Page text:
Scantron from Eagan, Minnesota, USA, is a company, that makes and sells machine-readable papers on which students mark answers to test questions, the machines to check those answers, survey and test scoring systems, systems for school attendance (with a mark meaning an missing student) and image-based data collection software and scanners.
Background[change | edit source]
A Scantron test scoring system is a multiple-choice, fill-in-the-bubble form. It can have different length and width, from one column, 15-answer tests, to several 8.5×11-inch pages used in standardized testing, such as the SAT and the ACT.
How it works[change | edit source]
Students use Number 2 pencils to fill in bubbles on the Scantron paper. The papers are put into a scanner which reads the answers and finds out the score. The score tells the teacher how well the student did on the test.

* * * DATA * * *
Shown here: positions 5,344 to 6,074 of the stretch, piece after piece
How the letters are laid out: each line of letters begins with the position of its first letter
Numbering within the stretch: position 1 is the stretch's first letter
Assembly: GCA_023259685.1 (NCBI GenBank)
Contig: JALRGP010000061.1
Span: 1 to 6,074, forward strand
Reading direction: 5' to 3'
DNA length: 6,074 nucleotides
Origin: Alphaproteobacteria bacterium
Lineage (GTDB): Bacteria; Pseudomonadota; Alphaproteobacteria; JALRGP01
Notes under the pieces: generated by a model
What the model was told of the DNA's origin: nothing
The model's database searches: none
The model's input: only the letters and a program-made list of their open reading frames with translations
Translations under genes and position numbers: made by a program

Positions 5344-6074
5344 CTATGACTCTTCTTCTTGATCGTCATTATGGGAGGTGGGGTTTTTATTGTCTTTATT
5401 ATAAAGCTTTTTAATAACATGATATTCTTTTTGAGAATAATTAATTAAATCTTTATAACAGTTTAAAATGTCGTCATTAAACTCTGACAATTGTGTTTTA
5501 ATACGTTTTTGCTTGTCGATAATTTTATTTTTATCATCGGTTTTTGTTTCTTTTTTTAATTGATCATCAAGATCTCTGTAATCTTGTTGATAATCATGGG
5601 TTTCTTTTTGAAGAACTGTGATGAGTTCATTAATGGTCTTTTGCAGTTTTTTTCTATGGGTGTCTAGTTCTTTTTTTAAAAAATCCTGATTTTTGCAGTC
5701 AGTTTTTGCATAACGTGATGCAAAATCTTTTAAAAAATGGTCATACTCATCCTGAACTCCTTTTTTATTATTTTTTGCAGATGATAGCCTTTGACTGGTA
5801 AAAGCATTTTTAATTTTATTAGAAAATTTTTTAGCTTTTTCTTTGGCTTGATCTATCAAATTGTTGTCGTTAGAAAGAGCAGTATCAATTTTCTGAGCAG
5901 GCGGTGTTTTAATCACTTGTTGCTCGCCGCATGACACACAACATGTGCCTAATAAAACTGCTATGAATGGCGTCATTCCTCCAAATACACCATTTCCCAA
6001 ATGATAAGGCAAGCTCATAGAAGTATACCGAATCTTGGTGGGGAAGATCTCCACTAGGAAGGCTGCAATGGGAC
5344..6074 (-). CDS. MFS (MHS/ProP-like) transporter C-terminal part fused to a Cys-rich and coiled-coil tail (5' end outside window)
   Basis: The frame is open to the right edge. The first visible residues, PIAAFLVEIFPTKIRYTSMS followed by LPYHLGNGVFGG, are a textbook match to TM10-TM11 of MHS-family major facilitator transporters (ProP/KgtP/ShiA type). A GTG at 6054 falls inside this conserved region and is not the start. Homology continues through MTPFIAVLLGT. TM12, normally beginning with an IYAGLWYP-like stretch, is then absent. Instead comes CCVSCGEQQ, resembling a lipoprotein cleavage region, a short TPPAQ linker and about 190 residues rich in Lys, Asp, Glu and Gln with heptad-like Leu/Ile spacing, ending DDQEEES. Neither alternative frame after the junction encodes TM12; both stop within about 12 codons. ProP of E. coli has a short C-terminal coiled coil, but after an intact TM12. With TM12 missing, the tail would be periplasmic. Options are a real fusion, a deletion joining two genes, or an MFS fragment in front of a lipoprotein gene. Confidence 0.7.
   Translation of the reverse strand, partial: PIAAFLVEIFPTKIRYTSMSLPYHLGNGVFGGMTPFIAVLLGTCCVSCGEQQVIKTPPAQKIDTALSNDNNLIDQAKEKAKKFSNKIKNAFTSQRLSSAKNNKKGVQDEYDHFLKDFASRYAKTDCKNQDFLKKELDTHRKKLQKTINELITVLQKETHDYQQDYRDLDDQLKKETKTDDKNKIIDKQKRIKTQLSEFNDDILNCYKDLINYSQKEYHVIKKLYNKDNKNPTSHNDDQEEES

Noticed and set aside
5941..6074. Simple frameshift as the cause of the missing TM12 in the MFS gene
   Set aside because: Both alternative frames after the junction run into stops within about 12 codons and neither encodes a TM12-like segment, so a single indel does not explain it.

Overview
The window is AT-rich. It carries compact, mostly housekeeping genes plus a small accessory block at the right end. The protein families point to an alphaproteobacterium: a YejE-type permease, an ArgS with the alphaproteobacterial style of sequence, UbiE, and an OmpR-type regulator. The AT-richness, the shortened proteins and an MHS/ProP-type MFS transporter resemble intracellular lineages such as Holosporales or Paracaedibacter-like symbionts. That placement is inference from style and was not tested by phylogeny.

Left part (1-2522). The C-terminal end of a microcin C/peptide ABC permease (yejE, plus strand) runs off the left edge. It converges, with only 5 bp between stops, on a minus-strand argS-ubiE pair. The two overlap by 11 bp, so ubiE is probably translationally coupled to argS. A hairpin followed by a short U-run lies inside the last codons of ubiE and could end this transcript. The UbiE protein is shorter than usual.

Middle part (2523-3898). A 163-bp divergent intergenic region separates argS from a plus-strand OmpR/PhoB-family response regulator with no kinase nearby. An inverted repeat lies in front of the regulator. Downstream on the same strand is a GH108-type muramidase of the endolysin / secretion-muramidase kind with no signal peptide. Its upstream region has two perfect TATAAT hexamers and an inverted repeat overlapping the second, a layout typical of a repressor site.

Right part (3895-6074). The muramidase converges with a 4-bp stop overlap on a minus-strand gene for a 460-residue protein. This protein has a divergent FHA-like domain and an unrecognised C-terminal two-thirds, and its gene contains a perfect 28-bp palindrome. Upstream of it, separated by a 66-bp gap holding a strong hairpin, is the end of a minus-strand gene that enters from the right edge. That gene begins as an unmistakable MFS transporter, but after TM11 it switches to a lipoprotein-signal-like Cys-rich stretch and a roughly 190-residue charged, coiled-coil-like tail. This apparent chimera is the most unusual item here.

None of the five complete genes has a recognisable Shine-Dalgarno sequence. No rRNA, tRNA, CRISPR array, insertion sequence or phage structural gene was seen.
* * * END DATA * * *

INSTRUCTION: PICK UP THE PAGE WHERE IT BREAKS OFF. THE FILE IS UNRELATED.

A problem with the system is that if a student skips a line (for example marking question 18's answer in space 19), the remaining answers will be in the wrong spaces, and are likely to be marked wrong. Usually the student catches this.
Related pages[change | edit source]
- Mark sense
- Tabulating machine
- Optical Mark Recognition
- Optical Character Recognition
- Course evaluation
References[change | edit source]
- Louis Bloomfield. "Question 1529: Why do scantron-type tests only read #2 pencils? Can other pencils work?". How Everything Works. http://www.howeverythingworks.org/page1.php?QNum=1529. Retrieved 2010-08-25.